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Mideast Revolutions Draw Mixed Reactions from U.S. Christians

ICC Note:

“Christians ought to be careful in fully embracing these revolutions, be thoughtful and prayerful, because it may lead to governments that will oppress and persecute Christians.”

By Lillian Kwon

2/23/2011 Middle East (Christian Post) – The revolutions unfolding across North Africa and the Middle East against authoritarian regimes are drawing mixed reactions from Christians in the U.S.

Some say the protests for freedom are cause for celebration, but others are urging caution.

“We ought to be slower to celebrate these changes,” Michael Rydelnik, professor of Jewish Studies and Bible at Moody Bible Institute in Chicago, Ill., told The Christian Post Tuesday.

He did not deny that freedom and democracy was superior to dictatorship, but expressed concerns over what could potentially replace the current regimes.

There could be “greater influence for radical Islam,” he warned. “And that will lead to trouble.”

“Christians ought to be careful in fully embracing these revolutions,” Rydelnik explained. “Be thoughtful and prayerful, because it may lead to governments that will oppress and persecute Christians.”

An evangelical pastor in Keller, Texas, has a more optimistic view.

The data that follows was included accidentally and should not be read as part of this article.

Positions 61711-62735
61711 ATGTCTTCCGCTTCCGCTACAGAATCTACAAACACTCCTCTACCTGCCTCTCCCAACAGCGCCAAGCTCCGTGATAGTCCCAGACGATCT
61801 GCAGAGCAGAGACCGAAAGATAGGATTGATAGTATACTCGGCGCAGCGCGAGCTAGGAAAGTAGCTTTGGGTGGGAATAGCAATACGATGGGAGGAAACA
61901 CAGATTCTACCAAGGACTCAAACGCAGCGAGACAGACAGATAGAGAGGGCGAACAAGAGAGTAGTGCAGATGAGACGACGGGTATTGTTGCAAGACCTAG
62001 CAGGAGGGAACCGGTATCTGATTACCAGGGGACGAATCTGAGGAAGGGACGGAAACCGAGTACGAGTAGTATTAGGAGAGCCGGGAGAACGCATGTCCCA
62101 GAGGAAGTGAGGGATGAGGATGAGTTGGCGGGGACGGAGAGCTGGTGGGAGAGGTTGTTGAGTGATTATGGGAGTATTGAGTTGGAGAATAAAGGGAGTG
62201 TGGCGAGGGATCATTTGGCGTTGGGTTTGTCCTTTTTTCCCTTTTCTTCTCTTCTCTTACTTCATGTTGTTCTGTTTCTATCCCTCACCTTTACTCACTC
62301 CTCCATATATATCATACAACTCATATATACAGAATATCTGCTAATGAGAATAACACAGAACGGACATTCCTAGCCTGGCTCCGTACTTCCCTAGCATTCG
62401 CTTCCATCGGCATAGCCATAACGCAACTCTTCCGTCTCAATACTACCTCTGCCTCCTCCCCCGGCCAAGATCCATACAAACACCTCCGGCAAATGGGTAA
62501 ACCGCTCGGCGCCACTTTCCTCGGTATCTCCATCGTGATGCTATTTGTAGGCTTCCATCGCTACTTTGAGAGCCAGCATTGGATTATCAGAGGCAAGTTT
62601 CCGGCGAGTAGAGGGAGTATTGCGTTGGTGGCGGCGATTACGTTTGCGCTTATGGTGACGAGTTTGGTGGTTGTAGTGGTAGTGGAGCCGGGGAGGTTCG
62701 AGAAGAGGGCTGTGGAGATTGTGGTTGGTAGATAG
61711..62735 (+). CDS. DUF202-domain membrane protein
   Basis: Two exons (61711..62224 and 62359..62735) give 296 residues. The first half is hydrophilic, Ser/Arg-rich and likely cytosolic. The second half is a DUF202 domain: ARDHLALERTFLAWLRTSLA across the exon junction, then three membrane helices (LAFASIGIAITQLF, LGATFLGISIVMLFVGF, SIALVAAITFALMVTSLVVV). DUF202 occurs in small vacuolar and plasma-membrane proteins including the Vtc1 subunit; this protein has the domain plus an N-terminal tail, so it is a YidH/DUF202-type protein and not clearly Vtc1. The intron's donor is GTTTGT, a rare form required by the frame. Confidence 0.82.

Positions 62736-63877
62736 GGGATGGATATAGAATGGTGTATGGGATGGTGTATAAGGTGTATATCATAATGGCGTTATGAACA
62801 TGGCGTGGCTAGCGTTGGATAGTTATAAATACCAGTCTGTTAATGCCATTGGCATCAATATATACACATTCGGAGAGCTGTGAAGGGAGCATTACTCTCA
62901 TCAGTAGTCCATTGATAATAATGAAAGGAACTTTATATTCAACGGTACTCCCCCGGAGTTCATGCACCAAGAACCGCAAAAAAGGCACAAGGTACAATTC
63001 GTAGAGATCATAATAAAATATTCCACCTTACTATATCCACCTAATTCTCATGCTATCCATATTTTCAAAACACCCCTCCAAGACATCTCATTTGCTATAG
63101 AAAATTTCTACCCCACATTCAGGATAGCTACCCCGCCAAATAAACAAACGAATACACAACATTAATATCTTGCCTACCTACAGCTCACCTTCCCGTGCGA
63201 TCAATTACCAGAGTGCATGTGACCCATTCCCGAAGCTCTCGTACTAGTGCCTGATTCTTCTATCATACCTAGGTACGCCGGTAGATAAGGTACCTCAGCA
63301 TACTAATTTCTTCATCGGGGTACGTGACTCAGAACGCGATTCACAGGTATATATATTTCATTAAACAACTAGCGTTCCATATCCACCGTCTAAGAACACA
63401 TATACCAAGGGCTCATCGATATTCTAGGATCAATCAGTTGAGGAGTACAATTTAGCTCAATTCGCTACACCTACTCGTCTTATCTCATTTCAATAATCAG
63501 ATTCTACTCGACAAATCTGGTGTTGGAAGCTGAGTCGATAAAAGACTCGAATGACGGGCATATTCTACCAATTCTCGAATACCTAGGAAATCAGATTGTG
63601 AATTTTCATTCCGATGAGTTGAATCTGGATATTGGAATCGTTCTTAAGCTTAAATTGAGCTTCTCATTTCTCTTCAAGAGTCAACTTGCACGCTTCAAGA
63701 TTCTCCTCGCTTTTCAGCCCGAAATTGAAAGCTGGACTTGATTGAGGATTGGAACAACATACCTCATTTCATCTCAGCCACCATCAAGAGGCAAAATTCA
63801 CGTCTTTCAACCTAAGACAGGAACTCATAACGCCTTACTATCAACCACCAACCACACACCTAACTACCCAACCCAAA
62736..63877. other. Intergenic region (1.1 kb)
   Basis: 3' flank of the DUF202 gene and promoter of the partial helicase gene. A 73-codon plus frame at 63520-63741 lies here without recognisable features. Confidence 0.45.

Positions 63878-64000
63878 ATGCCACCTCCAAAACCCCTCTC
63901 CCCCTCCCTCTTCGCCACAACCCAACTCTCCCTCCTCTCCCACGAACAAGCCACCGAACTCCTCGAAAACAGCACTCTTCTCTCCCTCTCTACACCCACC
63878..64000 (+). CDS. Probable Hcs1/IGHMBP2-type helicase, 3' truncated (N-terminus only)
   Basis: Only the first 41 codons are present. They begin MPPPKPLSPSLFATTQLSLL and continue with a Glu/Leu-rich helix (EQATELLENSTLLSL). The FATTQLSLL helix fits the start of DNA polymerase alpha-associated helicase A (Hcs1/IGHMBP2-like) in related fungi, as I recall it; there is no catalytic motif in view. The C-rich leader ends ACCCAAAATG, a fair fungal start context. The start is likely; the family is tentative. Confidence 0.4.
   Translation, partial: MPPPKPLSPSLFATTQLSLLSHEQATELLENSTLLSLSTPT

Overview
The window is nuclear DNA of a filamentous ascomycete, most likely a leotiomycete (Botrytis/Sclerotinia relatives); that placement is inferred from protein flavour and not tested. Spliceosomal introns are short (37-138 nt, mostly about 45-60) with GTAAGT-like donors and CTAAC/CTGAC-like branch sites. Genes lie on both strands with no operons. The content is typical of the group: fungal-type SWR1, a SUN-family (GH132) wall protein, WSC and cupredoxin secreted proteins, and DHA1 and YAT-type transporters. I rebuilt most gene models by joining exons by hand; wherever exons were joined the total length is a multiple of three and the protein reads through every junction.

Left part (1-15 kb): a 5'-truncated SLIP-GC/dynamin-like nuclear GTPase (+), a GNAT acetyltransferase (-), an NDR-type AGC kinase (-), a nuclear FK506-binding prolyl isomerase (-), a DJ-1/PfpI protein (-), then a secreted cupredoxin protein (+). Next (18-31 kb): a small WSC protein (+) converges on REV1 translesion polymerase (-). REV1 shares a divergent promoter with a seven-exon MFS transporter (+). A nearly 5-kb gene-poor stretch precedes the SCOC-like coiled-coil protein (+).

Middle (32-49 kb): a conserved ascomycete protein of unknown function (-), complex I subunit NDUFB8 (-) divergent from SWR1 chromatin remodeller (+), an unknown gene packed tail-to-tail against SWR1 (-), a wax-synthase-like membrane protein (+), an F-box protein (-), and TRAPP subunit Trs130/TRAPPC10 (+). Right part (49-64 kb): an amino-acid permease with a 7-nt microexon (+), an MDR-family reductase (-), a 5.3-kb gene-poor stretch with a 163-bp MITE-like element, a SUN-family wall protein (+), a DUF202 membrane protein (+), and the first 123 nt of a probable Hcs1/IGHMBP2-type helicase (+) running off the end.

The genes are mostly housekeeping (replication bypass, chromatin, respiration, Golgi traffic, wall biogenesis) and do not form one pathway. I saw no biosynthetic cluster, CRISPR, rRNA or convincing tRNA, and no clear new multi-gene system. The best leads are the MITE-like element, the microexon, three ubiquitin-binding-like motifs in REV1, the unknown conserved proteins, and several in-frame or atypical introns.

Pastor Bob Roberts’ immediate reaction to the anti-government protests was: “I think it’s fantastic.”

“People have a moral responsibility to stand up against tyranny, injustice and abuse from those who are in control,” the Northwood Church pastor explained. “Our history is replete with that. The Scriptures are clear to that and our own history is a validation of that. For us not to celebrate people wanting to live in a free society is to hold the world in ancient captivity, old paradigms and hopeless futures.”

Already, nearly 300 people have been killed in the crackdown against protesters in Libya. U.S. Secretary of State Hillary Clinton called the bloodshed “completely unacceptable.”

Thus, the future is far from clear. Rydelnik of Moody Bible Institute feels ambivalent that, for example in Egypt, those who gain control will be anti-Western, anti-Christian, and anti-Israel.

He fears that other countries could follow the same path as Iran, which went from a dictatorship to an Islamic theocracy. Hence, making it worse for Christians.

“When you look at it, it was far better for Christians and the Middle East when there was dictatorship – a moderate one under the Shah,” he noted.

“I do believe we Americans who support democracy – and that’s the right thing in many respects – will come to regret what has happened in the Middle East because there will be a greater influence of Islamic radicalism,” he added.

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